Tuesday, July 04, 2006

Scent of summer

There’s nothing elegant about the look of milkweed. In fact, to most people, it is what its name suggests: A weed. But get close to a cluster of its unusual flowers and you may be charmed.

Few native wildflowers smell as sweet as common milkweed. The plant uses its powerful scent to attract bees, which provide pollination like Pony Express riders. As they crawl across the blossoms, their legs unwittingly pick up tiny saddlebag-shaped pollen packages to deliver from one flower to another.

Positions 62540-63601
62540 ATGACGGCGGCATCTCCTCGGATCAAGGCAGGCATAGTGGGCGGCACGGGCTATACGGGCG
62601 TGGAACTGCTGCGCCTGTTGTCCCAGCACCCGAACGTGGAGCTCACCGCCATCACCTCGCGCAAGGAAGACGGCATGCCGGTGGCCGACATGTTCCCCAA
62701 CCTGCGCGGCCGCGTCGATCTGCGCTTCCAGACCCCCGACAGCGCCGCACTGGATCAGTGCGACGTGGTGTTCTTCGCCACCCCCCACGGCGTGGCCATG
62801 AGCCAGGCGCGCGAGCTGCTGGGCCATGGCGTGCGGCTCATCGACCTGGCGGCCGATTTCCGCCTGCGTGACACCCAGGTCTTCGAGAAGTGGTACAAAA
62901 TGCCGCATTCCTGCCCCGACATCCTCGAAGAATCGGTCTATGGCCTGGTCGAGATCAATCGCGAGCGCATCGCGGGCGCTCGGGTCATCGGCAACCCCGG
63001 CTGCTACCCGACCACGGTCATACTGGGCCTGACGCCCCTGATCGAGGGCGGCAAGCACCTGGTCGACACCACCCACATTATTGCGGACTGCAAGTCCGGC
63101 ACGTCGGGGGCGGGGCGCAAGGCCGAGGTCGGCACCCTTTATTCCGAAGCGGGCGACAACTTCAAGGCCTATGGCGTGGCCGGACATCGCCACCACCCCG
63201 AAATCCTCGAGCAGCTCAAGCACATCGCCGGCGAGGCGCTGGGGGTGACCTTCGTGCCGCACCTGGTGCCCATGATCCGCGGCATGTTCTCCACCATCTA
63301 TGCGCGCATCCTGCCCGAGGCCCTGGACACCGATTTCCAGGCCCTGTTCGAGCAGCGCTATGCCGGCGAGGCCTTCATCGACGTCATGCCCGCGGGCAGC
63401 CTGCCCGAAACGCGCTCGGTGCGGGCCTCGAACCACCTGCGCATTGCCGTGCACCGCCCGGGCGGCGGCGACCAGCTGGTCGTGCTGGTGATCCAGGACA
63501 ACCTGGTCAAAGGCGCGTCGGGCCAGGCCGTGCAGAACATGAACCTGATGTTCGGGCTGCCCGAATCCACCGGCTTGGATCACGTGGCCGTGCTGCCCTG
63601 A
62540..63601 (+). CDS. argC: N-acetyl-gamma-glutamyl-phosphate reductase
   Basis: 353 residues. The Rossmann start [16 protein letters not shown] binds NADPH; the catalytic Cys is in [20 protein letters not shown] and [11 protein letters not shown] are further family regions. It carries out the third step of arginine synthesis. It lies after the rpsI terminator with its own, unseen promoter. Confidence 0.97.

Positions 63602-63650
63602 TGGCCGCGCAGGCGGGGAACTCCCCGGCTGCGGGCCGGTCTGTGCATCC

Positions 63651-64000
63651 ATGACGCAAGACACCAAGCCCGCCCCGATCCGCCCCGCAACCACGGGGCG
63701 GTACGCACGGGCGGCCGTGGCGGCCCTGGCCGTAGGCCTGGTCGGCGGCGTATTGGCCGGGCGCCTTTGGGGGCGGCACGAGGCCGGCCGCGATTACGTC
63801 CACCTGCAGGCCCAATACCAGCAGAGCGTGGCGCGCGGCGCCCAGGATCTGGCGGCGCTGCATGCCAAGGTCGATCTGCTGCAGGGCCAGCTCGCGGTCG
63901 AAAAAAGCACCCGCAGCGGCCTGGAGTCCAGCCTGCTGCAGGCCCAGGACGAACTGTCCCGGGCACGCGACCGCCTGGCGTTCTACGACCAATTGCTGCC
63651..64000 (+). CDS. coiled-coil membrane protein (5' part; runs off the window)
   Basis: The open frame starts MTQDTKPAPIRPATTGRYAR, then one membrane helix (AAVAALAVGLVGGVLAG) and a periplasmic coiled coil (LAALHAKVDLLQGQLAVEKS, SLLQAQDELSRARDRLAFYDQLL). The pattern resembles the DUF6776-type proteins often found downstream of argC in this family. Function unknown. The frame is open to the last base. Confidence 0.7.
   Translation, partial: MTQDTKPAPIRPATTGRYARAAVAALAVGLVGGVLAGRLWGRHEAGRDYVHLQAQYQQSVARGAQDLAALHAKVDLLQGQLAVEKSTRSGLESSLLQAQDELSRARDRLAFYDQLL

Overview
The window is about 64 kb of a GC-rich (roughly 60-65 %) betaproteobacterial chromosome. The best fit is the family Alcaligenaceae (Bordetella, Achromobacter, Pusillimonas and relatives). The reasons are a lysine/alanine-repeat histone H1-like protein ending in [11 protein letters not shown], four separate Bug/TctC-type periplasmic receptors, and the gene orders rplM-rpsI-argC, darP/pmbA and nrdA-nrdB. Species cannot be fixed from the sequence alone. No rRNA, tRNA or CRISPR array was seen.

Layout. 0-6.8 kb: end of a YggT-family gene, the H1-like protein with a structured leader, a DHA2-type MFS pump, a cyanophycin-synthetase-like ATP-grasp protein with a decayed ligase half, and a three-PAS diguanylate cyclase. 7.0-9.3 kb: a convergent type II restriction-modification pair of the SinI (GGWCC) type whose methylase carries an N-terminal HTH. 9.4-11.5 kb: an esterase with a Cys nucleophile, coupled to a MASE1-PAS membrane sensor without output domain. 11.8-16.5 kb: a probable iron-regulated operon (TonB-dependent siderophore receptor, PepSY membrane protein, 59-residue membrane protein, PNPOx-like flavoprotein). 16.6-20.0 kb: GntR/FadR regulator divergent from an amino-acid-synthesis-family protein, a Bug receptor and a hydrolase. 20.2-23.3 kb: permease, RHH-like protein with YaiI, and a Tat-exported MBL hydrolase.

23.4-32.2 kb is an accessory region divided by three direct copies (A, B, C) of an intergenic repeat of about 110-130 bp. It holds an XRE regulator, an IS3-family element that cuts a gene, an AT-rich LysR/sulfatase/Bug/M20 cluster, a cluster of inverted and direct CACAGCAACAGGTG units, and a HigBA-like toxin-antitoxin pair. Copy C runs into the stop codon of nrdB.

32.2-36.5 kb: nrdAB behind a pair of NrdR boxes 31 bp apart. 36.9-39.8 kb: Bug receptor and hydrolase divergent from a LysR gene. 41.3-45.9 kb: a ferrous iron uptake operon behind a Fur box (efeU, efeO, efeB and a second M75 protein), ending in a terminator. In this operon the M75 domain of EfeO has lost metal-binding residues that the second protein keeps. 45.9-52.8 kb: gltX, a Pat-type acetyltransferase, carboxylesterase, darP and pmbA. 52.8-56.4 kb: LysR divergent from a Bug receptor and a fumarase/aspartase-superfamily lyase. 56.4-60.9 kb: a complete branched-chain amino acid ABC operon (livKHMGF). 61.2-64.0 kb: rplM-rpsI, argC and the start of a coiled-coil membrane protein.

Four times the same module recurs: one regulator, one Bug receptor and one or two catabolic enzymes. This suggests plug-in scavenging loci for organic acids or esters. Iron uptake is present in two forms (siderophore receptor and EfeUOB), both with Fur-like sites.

The result of pollination are those late-summer packages of fluff that delight children and which the Navy once used to fill life vests.

For us, however, milkweed is a room freshener. Somewhat drab and droopy, the flowers are not the stuff of fancy bouquets. But pick a stalk – don’t mind the sticky juice, from which Thomas Edison once tried to make rubber – put it in water, and place it in a dark corner of a room where it will stand unseen but not unnoticed as it sweetens the air with its fresh summery scent.

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